It is now a cliche, but with John Smith what you saw was what you got. There was no side to the man or his politics. He was straight, principled and consistent. And, on that basis, you could take him or leave him. The country seemed poised to take him.
We are all products of our upbringings, but there can have been few public figures whose beliefs and characteristics were so straightforwardly traceable to the environment in which he grew up. All his life, John Smith was the child of a Highland village, in which people were assumed to be equal and measured by their true worth. The paradox is that he came from a county, Argyll, which has never voted Labour in its history. The translation of radical instincts into votes is far from straightforward, particularly in rural areas. But John had the dual influences of an egalitarian society within which to establish a basic outlook on life, and a political household to give it direction.
Although he came from a long line of fishermen, John's own father was a primary school headmaster who taught in several Argyll communities. Even as recently as the post-war decade, public servants in such places tended to keep quiet about their politics, particularly if they were Labour politics. He was a quiet man, but a profound influence.
John inherited his socialism and his Presbyterianism, but the legacy was much wider than that. It explained his total lack of pomposity or false pride; his easy ability to maintain friendships across political divisions; his kindness and concern for people in difficulty. In every sense, he remembered where he came from.
Not long ago, John, George Robertson and I went back to Dunoon Grammar School for a reunion. In spite of its name, it was a comprehensive before its time: the kind of state secondary which you find in small communities, catering for boys, girls, rich, poor, Catholics, Protestants, the gifted and the not quite so gifted.
John gave a fine speech, humorous and nostalgic, which was on the surface suitably non-political. In fact, without mentioning party or government, it went to the heart of his political beliefs, for he dwelt passionately upon the virtues of the Scottish education system which offered youngsters of all backgrounds the opportunity to make the best of themselves, as he had done.
That was what he spent his life on trying to create - a society in which everyone should have a decent chance. It really was as simple, or as ambitious, as that and he passionately believed in the Labour Party as the only instrument capable of delivering it. This most intelligent of politicians never lost sight of the most basic political creed; he saw the need for neither great poverty nor great riches.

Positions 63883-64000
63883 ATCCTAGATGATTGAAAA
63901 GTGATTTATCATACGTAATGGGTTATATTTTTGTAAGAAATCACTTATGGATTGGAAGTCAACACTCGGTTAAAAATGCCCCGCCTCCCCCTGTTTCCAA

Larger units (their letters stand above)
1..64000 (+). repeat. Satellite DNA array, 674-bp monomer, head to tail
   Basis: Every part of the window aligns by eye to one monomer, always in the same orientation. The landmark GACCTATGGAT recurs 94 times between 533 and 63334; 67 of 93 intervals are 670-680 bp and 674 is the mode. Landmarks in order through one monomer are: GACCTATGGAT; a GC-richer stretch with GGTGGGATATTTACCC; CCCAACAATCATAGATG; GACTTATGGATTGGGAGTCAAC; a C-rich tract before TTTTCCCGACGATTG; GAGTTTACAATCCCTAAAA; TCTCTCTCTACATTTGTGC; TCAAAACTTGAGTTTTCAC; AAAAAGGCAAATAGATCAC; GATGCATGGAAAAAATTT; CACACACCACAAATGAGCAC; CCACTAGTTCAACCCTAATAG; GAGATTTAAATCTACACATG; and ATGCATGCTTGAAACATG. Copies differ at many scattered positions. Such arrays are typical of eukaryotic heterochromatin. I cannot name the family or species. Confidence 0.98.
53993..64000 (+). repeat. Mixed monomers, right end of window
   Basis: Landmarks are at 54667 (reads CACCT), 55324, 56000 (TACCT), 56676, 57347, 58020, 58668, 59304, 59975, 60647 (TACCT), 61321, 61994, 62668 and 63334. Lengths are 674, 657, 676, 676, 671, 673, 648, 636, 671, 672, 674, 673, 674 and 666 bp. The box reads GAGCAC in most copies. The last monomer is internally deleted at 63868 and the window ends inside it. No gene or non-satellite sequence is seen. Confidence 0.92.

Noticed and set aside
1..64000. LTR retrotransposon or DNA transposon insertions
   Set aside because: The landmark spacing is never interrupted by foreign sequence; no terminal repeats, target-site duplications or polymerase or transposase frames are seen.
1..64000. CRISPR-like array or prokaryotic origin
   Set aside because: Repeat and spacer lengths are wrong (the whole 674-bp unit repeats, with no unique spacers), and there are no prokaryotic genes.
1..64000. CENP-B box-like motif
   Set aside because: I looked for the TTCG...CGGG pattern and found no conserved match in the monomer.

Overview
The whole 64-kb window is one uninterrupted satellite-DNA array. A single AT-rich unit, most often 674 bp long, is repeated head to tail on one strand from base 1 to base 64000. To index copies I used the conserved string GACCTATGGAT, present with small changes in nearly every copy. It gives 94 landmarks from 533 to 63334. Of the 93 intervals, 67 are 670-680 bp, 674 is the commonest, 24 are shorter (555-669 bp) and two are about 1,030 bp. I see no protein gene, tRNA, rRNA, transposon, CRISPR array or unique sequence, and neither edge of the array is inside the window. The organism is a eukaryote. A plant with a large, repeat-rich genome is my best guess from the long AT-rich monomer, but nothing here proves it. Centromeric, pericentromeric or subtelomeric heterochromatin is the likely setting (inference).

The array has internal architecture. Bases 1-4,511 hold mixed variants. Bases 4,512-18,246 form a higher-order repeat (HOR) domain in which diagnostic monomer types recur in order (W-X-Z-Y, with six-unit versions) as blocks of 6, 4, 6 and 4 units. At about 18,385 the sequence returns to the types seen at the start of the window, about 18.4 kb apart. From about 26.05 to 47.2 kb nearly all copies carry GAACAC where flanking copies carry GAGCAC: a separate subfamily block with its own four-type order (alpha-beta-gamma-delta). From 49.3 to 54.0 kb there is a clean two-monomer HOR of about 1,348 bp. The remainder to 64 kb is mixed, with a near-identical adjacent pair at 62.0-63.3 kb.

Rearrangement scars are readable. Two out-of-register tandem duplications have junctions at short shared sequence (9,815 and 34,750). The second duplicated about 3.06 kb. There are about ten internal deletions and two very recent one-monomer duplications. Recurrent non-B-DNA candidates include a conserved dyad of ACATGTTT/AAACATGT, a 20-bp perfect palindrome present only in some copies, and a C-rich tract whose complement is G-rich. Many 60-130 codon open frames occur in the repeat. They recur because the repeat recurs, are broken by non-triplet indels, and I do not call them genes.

Many of his close friends came from a remarkable generation at Glasgow University of the late 1950s and early 1960s. They were brilliant debaters, who ran a rectorial campaign which secured election for Chief Albert Luthuli. (When John joined the celebrations at the South African Embassy last week, he had a long pedigree on the issue.) They liked their whisky and loved their politics.
Some drifted politically or went off to make money. John and Donald Dewar - debating partners in those halcyon days - were two who stayed the course, never wavering in their loyalty to the Labour Party even in its most self-destructive moments. They remained Gaitskellites by instinct and that meant fight, fight, and fighting again for the party they loved. John would have been as likely to join the temperance movement as the SDP.
Although Gaitskell - who heard him speak at a student dinner and singled him out for advancement - remained a heroic figure, John had long since managed to override the largely artificial categorisations of right and left within the Labour Party. He did so without apparently changing his mind about anything over a period of 30 years. The party came his way on Europe, disarmament, Scottish devolution.
The irony was not lost on him when, before the last election, a row broke out about his taxation proposals. He, the supposed rightwinger, remained firmly committed to the principle of redistributionism when others retreated at the first whiff of grapeshot.
John straightforwardly believed that we had to go out and tell people that if they wanted a society which offered work, homes, education and a decent National Health Service to everyone, then it had to be at some cost to those who could afford it. To pretend otherwise was an affront to his integrity. He maintained that you had to set out your stall, believe in its contents and then argue for them.
He was a gregarious man. Not for him the measured decision that it was perhaps a good idea to have a drink with a few colleagues in the smoke-room. He was there because he enjoyed the gossip and the dram. For a while after his first heart attack he was messianic in extolling the virtues of caloriecounting diets, but it didn't last. And, as his leadership flourished, his workload increased.
Last Wednesday, he spent the morning in Glasgow attending a hearing on Boundary Commission recommendations which affected his and neighbouring constituencies. By the afternoon, he was giving interviews on the Nicholas Scott affair - exactly the kind of political dissembly which genuinely outraged him. In the evening, he was glad-handing at the Labour fundraising do, tired but in top form. He and Elizabeth didn't leave early, for that wasn't their way.
It was a gruelling schedule, which gave all of us occasional cause for worried thoughts. But we suppressed them, since the fears which they logically provoked were unthinkable. By Thursday morning, it was too late. A great and good man was gone.
The author is the Labour spokesman on transport.Reuse content